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Serological and Biochemical Properties of the Capsid and Major Noncapsid Proteins of Maize Stripe, Rice Hoja Blanca, and Echinochloa Hoja Blanca Viruses. B. W. Falk, University of Florida, Everglades Research and Education Center, Belle Glade 33430, Present address: Department of Plant Pathology, University of California, Davis 95616; F. J. Morales(2), J. H. Tsai(3), and A. I. Niessen(4). (2)(4)Centro Internacional de Agricultura Tropical (CIAT), Apartado Aereo 67-13, Cali, Colombia; (3)University of Florida, Fort Lauderdale Research and Education Center, Fort Lauderdale 33314. Phytopathology 77:196-201. Accepted for publication 1 July 1986. Copyright 1987 The American Phytopathological Society. DOI: 10.1094/Phyto-77-196.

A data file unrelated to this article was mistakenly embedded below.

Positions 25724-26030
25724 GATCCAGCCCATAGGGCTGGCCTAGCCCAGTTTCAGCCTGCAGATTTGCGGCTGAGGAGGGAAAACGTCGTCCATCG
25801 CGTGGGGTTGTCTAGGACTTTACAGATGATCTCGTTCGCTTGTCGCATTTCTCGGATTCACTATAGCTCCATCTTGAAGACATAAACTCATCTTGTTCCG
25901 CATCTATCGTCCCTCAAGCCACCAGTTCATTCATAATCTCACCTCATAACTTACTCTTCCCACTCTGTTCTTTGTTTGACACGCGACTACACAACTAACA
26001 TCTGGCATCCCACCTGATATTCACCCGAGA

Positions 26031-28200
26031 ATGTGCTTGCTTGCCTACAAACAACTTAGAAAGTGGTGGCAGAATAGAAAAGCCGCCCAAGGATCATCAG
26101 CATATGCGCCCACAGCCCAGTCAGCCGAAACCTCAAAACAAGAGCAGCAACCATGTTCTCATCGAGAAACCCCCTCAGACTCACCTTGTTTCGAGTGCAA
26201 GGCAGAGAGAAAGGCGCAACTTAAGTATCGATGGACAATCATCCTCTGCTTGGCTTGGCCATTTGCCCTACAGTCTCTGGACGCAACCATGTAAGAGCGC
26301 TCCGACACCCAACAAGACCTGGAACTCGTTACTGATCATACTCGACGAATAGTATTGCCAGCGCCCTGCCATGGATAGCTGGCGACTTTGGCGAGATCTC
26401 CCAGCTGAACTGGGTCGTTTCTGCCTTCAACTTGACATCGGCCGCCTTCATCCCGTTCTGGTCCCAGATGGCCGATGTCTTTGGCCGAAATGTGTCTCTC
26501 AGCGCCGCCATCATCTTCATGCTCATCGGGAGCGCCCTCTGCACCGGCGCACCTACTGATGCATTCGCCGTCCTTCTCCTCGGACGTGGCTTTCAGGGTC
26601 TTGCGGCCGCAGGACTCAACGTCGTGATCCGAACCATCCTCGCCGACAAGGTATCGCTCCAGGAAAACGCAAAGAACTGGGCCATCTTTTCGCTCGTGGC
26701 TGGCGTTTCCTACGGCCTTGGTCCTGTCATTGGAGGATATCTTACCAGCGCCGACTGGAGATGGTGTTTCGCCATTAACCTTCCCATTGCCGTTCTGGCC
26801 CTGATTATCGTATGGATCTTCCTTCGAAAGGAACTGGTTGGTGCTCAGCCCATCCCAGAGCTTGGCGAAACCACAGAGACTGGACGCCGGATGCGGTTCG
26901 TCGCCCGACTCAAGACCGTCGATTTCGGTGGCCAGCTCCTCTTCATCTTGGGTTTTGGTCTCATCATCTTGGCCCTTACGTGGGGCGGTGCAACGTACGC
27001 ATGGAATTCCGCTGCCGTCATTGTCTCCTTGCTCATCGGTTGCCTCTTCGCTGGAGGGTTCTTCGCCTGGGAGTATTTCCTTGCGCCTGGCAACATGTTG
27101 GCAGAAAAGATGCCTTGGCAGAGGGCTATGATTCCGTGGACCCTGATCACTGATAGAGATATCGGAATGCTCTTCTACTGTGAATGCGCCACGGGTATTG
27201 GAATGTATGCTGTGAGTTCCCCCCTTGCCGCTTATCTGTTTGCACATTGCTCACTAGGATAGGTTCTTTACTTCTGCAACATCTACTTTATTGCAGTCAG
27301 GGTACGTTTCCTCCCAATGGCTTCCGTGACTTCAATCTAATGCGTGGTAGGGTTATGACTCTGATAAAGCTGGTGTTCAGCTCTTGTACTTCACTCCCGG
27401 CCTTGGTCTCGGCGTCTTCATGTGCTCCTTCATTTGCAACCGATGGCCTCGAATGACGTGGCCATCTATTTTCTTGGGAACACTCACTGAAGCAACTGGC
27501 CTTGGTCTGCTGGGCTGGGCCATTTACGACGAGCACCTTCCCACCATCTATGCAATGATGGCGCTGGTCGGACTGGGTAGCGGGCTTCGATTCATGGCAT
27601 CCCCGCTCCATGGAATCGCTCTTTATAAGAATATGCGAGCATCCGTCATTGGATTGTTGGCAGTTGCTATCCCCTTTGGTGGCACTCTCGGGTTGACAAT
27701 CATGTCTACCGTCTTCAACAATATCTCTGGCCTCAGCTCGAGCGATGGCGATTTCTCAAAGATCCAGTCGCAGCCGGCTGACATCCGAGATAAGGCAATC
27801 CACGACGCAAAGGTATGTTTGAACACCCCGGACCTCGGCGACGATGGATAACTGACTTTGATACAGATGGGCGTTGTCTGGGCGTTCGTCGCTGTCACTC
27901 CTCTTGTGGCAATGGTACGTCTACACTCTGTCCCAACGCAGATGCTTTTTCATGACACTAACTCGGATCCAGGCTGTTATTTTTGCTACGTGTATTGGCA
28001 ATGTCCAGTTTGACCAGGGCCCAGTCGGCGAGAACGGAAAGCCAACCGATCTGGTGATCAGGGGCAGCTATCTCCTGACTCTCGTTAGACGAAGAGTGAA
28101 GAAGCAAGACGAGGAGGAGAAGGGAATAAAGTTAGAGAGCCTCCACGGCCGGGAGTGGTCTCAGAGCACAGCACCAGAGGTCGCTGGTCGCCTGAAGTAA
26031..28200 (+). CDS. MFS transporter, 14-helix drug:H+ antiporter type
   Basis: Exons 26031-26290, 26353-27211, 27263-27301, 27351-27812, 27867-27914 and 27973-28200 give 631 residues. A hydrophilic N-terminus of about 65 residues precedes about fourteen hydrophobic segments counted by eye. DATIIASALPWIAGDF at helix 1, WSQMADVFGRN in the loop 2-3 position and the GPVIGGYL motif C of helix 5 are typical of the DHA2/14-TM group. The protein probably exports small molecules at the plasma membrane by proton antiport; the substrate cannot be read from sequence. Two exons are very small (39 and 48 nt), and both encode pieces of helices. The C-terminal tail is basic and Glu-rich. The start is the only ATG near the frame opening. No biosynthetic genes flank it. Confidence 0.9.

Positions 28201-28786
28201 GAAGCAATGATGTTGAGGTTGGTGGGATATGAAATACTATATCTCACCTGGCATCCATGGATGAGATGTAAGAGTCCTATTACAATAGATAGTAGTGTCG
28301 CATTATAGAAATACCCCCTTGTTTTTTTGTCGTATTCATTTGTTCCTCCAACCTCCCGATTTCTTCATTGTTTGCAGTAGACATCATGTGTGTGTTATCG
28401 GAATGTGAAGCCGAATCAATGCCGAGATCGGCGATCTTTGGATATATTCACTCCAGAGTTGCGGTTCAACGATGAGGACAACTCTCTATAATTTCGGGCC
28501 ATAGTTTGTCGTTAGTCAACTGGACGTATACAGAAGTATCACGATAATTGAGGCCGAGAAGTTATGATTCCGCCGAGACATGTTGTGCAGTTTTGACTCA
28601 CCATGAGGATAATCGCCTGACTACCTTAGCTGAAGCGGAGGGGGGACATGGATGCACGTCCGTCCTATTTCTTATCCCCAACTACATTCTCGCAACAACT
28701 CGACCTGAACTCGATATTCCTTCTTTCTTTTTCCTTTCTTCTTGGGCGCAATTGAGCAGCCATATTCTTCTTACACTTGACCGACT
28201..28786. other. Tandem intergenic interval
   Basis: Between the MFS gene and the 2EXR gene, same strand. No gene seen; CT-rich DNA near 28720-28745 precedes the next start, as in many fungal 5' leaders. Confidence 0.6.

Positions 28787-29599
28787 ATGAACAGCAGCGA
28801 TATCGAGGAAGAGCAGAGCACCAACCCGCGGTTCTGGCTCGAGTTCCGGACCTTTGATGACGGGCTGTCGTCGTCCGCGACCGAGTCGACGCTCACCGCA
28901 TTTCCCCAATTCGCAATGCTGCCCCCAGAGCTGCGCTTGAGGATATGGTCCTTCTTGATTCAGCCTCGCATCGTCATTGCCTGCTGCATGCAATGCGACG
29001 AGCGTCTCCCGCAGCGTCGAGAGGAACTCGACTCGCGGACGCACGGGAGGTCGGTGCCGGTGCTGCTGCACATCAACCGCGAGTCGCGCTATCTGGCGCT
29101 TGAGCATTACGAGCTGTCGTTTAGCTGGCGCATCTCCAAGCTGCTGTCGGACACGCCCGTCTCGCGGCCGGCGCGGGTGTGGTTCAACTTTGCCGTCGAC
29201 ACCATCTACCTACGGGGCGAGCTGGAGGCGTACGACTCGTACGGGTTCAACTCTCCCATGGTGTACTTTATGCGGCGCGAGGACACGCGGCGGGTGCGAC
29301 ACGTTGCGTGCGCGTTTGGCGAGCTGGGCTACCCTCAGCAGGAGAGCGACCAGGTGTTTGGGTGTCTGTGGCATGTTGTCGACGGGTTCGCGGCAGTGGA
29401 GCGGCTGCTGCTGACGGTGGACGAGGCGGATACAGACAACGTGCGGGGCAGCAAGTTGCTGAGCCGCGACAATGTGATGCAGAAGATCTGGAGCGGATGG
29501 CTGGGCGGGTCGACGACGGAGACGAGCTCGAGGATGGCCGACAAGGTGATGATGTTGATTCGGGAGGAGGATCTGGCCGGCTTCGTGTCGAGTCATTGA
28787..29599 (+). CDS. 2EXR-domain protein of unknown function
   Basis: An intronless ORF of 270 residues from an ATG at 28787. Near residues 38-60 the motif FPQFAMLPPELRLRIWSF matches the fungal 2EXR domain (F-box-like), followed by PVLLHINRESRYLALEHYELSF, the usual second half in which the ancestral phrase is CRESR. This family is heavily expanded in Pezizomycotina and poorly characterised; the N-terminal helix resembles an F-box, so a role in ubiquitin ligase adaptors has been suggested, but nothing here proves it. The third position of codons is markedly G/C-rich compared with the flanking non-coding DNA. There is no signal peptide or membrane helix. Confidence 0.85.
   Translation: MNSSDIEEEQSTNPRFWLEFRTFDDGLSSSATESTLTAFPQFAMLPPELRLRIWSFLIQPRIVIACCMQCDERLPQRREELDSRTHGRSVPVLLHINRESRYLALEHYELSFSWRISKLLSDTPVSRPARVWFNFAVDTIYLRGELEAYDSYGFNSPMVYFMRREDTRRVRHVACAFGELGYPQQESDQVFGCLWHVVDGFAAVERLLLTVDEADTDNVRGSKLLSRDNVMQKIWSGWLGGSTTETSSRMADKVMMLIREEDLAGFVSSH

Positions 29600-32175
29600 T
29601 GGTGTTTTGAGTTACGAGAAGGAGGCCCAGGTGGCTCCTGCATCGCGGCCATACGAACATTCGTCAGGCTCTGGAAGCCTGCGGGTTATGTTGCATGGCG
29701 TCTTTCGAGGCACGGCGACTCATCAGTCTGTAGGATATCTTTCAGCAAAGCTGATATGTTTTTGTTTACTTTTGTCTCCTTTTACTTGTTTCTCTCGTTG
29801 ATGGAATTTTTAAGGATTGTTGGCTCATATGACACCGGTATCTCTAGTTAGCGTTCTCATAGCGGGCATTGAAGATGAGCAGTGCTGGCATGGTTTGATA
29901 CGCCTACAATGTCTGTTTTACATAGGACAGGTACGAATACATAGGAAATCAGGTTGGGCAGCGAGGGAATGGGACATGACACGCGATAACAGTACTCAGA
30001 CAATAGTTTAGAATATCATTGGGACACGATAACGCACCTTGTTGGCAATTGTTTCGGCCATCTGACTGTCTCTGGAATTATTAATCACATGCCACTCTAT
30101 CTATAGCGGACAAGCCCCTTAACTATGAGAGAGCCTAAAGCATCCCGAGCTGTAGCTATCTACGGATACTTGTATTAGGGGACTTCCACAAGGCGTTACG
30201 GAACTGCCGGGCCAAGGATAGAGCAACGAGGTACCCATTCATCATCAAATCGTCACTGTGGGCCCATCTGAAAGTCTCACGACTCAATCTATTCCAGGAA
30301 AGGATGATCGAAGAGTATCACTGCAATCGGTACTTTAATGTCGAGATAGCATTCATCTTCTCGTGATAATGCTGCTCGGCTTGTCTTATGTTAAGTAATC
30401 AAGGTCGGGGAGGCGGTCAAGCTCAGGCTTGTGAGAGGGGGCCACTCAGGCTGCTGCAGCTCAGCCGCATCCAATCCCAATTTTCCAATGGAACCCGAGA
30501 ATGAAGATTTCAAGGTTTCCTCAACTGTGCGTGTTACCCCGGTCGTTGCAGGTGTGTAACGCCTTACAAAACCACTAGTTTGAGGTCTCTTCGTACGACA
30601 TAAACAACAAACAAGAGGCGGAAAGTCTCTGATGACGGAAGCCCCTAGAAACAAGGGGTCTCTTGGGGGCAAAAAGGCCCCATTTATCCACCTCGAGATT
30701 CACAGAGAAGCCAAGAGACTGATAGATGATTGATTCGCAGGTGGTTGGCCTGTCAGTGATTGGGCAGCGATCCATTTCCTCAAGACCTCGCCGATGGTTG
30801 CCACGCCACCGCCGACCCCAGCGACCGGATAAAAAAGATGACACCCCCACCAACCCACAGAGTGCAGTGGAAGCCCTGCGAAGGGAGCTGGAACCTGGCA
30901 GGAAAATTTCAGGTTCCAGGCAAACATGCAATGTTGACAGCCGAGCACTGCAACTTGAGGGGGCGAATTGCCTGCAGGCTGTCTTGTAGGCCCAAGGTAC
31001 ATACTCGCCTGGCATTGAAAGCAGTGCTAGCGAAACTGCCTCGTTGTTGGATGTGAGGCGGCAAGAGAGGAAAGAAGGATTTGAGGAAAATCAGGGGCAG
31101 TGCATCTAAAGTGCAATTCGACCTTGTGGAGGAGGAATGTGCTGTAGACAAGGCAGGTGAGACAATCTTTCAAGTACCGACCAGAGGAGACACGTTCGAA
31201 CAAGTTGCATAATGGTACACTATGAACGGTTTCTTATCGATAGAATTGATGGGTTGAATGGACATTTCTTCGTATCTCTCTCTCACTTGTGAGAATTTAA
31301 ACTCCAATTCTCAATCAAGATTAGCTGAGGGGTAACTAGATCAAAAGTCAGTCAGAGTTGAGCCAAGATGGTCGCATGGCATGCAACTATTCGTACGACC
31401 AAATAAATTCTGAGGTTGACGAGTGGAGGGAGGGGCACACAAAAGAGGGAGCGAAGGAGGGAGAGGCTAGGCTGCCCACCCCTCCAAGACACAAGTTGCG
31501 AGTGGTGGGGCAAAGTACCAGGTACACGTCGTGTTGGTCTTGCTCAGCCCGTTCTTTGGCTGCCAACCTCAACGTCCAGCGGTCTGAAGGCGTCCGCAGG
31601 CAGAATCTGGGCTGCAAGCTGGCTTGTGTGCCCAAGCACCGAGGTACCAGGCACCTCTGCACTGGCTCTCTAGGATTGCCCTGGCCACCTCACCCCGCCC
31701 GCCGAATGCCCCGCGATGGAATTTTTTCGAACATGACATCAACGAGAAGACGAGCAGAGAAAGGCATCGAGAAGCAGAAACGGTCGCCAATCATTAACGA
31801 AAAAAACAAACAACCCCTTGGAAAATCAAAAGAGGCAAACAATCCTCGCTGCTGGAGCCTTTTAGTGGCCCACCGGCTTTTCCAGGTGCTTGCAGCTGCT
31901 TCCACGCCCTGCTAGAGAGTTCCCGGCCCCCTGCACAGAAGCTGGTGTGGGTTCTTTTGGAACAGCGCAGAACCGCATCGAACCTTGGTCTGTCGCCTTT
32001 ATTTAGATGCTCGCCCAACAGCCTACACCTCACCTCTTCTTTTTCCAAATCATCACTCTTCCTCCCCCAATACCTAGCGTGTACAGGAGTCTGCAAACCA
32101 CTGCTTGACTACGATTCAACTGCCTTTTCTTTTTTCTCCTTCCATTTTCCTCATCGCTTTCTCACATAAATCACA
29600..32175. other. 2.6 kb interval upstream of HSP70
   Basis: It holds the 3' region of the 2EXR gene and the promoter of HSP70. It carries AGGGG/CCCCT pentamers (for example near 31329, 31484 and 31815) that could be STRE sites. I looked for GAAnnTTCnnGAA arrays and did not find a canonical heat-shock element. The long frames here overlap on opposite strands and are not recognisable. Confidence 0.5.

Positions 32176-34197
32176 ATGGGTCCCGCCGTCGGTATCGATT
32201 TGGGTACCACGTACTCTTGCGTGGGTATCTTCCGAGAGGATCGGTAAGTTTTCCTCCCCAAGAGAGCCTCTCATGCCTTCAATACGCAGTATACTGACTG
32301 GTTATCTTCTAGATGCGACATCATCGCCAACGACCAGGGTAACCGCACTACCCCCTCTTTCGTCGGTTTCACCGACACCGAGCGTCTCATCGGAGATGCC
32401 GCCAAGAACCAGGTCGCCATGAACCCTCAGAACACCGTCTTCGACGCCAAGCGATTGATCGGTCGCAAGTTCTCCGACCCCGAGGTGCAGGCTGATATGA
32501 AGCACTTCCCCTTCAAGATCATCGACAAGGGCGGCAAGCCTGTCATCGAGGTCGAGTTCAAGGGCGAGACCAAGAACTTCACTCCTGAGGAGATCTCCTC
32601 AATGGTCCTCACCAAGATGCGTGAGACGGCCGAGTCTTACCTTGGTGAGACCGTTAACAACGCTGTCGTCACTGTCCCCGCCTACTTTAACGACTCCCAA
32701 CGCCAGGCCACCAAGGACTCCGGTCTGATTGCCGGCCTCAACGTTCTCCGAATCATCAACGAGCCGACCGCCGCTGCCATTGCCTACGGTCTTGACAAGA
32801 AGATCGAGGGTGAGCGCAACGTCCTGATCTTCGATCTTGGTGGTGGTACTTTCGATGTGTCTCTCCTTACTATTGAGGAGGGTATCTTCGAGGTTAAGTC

The two major virus-specific proteins found in plants infected by maize stripe virus (MStpV), rice hoja blanca virus (RHBV), and Echinochloa hoja blanca virus (EHBV) were compared by serological and one-dimensional peptide-mapping analysis. When total cellular proteins from healthy plants and plants singly infected with MStpV, RHBV, or EHBV were compared by SDS-PAGE, the samples from the virus-infected plants showed a prominent protein of about 32,000 Mr in the high-speed pellet fraction and a prominent protein of about 16,000 Mr in the high-speed supernatant fractions. These were identified as the virion capsid and virus-specific major noncapsid proteins, respectively. Antisera produced to these six proteins reacted specifically with virus-infected and not healthy plants by indirect ELISA. The two MStpV protein antisera reacted only with MStpV-infected plants, whereas the RHBV and EHBV protein antisera reacted with plants infected with either virus but not MStpV. Immunological analysis of Western blots showed that the antisera were specific in that none of the noncapsid protein antisera reacted with any of the capsid proteins and vice versa. One-dimensional peptide-mapping analysis of the individual proteins gave results that agreed with the serological data. The MStpV capsid and noncapsid proteins were distinct from the corresponding proteins of RHBV and EHBV, which were indistinguishable.